Ethnic minority youth employment evidence gap analysis
Data gaps can make it difficult to understand key outcomes for young people
from ethnic minority backgrounds.
Young people from minority ethnic backgrounds have long experienced higher
unemployment and lower wages than their white peers. The impact of the
Coronavirus pandemic has only exacerbated these inequalities, with research
showing an unequal impact on employment across ethnic groups. In addition,
previous work has identified substantial gaps in the collection and analysis
of data relating to young people from minority ethnic backgrounds. There are
particular concerns around systematic erasure in data collection, lack of
observations and small sample sizes, and a lack of culturally relevant data.
The data analysis and quantitative review have identified a range of gaps in
data and analysis of the employment outcomes of young people from minority
ethnic backgrounds, broadly relating to the three themes of systematic
erasure in data collection, lack of observations and sampling, and a lack of
culturally relevant data. This includes gaps in terms of availability of
ethnic breakdowns; demographic data; employment details and features of
surveys or datasets.
Two-way intersectional analysis refers to evidence that includes the analysis of an employment outcome by ethnic group by another variable, while three-way intersectional analysis refers to evidence that includes analysis of an employment variable by ethnic group by two other variables. Key: 3 = Fully met2 = Mostly met1 = Partially met0 = Not met
Capturing data about the experience of different ethnic groups, alongside
other key demographic information such as geographic region, socioeconomic
status, and religion is crucial to allowing intersectional analysis and
thereby fully understanding the experiences of different ethnic groups.
Few national datasets or other evidence include breakdowns by ethnic
groups at a sufficiently granular level to understand the impact of policy
changes or interventions, with some such as the Universal Credit
statistics not including ethnic breakdowns. This lack of data capture
impedes understanding of the uptake of specific benefits by different
ethnic groups, and is in contrast to statistics on Jobseekers Allowance or
Employment and Support Allowance.
Where datasets do include ethnicity, most focus on broad ethnic groupings
based on the standard five ethnic groups included in ONS research (white,
black, Asian, mixed, and other). Where more detailed ethnic groups are
used, this is often limited to the 16-18 detailed ethnic groups used in
ONS research, meaning that relevant subgroups, such Somali as a
subcategory of black African, are not included. This results in a lack of
understanding of the experience of these subgroups.
There are other ways in which ethnic identity is erased. For instance,
Gypsy, Roma and Irish Traveller groups are frequently excluded from
surveys and national data leading to a gap in data available for analysis,
and the latest wave of the Millennium Cohort Study did not ask young
people (aged 17) their ethnicity, instead using parental ethnicity in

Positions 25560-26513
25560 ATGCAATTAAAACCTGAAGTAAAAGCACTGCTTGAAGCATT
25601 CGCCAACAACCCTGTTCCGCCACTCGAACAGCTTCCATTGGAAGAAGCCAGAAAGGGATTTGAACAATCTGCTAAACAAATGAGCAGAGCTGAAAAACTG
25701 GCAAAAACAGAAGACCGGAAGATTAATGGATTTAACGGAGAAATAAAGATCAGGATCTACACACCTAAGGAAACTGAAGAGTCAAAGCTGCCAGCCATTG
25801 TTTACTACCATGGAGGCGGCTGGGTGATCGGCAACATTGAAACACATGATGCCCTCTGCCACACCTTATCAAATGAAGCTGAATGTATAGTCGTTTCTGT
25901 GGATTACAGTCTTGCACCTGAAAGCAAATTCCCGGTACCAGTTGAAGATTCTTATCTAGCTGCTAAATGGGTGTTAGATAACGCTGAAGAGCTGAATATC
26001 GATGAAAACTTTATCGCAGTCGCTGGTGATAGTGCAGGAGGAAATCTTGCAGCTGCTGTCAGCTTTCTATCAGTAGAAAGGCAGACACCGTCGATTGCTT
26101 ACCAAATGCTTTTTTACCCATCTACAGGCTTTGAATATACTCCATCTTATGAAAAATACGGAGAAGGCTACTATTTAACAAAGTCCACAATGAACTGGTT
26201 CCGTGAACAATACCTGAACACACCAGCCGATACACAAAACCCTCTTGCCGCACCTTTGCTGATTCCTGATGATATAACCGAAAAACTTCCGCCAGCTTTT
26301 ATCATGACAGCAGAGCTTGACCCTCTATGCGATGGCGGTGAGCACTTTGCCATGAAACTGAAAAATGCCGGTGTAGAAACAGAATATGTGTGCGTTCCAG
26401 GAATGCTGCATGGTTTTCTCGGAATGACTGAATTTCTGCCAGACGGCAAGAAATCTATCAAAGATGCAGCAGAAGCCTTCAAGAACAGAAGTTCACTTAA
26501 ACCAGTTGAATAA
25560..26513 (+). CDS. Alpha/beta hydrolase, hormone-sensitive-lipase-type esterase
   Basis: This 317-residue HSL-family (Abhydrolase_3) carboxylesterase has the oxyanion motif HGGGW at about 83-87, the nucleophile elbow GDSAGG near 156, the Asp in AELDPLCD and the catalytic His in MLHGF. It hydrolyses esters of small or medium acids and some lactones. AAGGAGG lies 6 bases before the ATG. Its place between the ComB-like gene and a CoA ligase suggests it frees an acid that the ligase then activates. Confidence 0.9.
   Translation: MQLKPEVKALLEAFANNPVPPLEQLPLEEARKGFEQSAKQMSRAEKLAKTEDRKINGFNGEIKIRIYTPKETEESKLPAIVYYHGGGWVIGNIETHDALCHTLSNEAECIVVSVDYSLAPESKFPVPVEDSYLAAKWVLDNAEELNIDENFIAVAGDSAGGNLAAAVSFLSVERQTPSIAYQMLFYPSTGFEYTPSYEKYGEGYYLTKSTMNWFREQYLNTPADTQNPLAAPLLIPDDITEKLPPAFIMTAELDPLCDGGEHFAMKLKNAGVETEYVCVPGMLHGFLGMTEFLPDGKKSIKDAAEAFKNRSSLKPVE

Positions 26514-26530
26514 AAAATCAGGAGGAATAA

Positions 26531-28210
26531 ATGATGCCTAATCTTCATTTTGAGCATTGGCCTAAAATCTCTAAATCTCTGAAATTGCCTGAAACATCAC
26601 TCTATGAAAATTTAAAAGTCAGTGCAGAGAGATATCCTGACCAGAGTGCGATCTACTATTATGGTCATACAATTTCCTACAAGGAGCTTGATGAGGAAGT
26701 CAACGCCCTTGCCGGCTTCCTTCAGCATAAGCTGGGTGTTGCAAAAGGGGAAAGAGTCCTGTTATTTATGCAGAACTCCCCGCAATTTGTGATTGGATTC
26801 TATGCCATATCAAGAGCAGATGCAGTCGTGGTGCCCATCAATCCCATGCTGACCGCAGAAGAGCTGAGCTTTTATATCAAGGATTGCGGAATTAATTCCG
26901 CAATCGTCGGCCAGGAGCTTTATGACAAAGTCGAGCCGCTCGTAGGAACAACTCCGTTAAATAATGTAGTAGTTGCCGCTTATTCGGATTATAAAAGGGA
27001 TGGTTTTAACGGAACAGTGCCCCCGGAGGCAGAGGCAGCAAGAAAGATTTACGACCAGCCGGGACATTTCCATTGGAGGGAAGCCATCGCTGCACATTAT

analysis. This gap masks any changes in ethnic identification between
young people and their parents, and may lead to errors where parents are
from separate ethnic backgrounds. However, the next wave of the study will
ask young people their ethnicity.
Presence of culturally relevant and use of timely data by report
Culturally relevant data is any additional information that can provide background or cultural information for specific groups that may be faced by different communities, and may be missed or misunderstood without the collection of relevant data. Timeliness of data considers how up to date the data used in the evidence is, and if the data covers a suitable time for its aims. Key: 3 = Fully met2 = Mostly met1 = Partially met0 = Not met
While the timeliness of data is generally good, only 4 pieces of evidence
fully met this criteria by including a time period that covered both pre-
and post-pandemic data.
Many communities experience challenges or barriers not shared by the
majority population, or by other minority ethnic communities. There are
also differences in practices, experiences and systems of support across
different cultures and communities, such as different approaches to debt
or differences in access to personal protective equipment, that may be
missed or misunderstood without the collection of relevant data.
The review shows that culturally relevant data is generally lacking in
evidence on employment outcomes for young people from minority ethnic
groups, with many data collection instruments not covering questions or
considerations that are culturally relevant for specific ethnic groups.
This creates challenges as the data on employment outcomes does not
contain the nuance necessary to account for specific cultural experiences,
and leads to a lack of understanding about the specific challenges faced.
In addition to this, there is a lack of published local datasets and data
on culturally relevant regional issues.
Lack of different types of employment data
Evidence looked in at the quantitative review was assessed against eight
different types of employment grouping criteria.